Botanical Finds at Stoke, Isle of Grain, Kent - 08/07/18


The Isle of Grain is a peculiar place in that much of it is industrial with huge energy and shipping complexes and vast areas fenced off with no public access. Another chunk is restricted as it's a MOD range. However, there are still hamlets, country lanes, saltmarshes and old grazing land with brackish dykes that make it an interesting place to visit for botany. It's also pretty good in winter for bird watching as well.

The bridge in the distance is the relatively new crossing from the mainland to the Isle of Sheppey, miles away by road, but less than 5 miles in a straight line.



In one area were hundreds of Lesser Centaury, an uncommon plant in the county which doesn't tolerate competition, thus it's found in very poor soils. In this case, very thin soil over an old industrial concreted area.


The easiest way to tell them apart from Common Centaury is that Lesser has no basal rosette, the flowers are a darker pink and smaller and the calyx under the flowers are very long. There are other things to look for, but that's a good start to know you haven't got a Common Centaury in front of you!

 Centaurium pulchellum




Wild Fennel is common in North Kent and there was plenty here. It's very obvious along the verges of the A2 and M2 and other main roads as well as near the Thames.


 Foeniculum vulgare




In freshwater ditches I found Fool's Watercress, only superficially similar to the real Watercress in that it grows in the same places and has white umbel type flowers.

Apium nodiflorum




Probably the most obvious wildflower of July is Great Willowherb. It's pretty much everywhere, often quite tall with big showy pink flowers.





























Epilobium hirsutum









This was a nice sight. Hundreds of Goat's Rue in flower, interspersed with Ragwort. I often wonder how Goat's Rue gets about as it is very common in some parts of North Kent and missing elsewhere. It's obvioulsy sown in places like Bluewater, but in places like here in a remote and uninhabitated area by saltmarsh, that seems unlikely.

Galega officinalis and Senecio erucifolius/jacobaea



Common Fleabane is another dazzling yellow flower of Summer, albeit on an untidy hairy plant, it is beloved by many butterflies, bees and hoverflies. It's name of Fleabane is obviously completely correct as I've yet to see any fleas on it............ever! However, it doesn't dter spiders. You might just make out a pale crab spider on the right hand flower waiting to pounce!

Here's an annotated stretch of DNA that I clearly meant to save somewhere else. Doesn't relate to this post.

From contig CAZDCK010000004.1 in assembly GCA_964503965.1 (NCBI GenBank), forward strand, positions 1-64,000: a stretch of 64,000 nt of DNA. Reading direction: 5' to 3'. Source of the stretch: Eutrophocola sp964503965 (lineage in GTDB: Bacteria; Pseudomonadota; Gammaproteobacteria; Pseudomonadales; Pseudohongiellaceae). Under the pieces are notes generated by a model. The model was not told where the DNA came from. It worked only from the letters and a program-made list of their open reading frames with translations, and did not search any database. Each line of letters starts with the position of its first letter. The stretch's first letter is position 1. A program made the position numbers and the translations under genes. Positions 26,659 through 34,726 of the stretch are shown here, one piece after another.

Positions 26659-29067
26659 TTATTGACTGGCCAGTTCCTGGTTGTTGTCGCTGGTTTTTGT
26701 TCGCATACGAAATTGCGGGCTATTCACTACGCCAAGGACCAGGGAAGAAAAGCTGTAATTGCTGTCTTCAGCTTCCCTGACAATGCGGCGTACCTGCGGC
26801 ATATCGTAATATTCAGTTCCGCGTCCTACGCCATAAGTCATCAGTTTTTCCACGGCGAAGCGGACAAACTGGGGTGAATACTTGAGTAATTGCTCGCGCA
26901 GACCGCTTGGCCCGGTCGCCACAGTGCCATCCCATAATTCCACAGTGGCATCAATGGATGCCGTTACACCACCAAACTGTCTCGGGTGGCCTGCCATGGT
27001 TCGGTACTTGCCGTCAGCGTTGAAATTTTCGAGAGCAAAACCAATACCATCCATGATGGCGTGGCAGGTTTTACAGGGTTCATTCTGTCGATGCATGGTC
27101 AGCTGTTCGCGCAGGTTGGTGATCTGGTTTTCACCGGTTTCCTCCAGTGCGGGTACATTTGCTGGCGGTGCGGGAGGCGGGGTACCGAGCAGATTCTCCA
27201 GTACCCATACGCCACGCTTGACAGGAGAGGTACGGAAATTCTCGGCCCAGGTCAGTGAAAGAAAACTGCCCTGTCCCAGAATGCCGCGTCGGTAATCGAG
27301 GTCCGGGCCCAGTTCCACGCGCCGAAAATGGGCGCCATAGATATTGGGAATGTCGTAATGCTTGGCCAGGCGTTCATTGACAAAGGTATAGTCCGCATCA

Pulicaria dysenterica


Oddly, this next plant was my star find of the trip and wasn't even in flower. It's a Rare Plant Register species in Kent and although it had previously been found nearby, this was a new record for the monad I was in. Not only that, it was the first time I'd ever seen this species.




I'm surprised anything much could grow as at this time it was in the midst of a drought; you can see the dry parched dirt in the photos. However, I suspect the farmer watered his crop of Broad Beans that this plant was on the edge of and enough ran off to keep this plant (and others) going.  
It is Oak-Leaved Goosefoot.

Chenopodium glaucum


I then went onto the saltmarsh and found the usual plants there, many are RPR species due to saltmarshes disappearing from the county as sea levels rise; new sea walls and coastal defences are built, or the land gets developed.  Having said that, the next species is now appearing all over the country along salted roads, so there's no danger of it becoming rare. It's the Lesser Sea-Spurrey. 
I don't know why this plant has managed to colonise salted road verges but Greater Sea-Spurrey hasn't, perhaps the latter species needs a high salt concentration in the soil all year round?

Spergularia marina





































Inula crithmoides


Golden Samphire has beautiful golden flowers, but the plant always looks scruffy, due to its fleshy leaves. It is often half covered in detrius as well as in many places it is covered by high tides several times a month.


The North Kent salt marshes are full of Common Sea-Lavender, all in flower at this time of the year. It can be quite a sight to see. This is another species that survives inundation by saltwater on a regular basis.














Limonium vulgare


















The last plant I photographed was Sand Spurrey. I'd missed it on the way out and noticed it by the car on my return. The leaves are not flashy and the whole plant is smaller than Lesser Sea-Spurrey, though the similarities are obvious. It does not tolerate any salt!

Spergularia rubra



Until next time, take care.
Dave
@Barbus59

Comments

Popular posts from this blog

Botanical Highlights from 2019

Early June Botany in North Kent

Orchids and Chalk Grassland Flowers - East Kent 29/04/17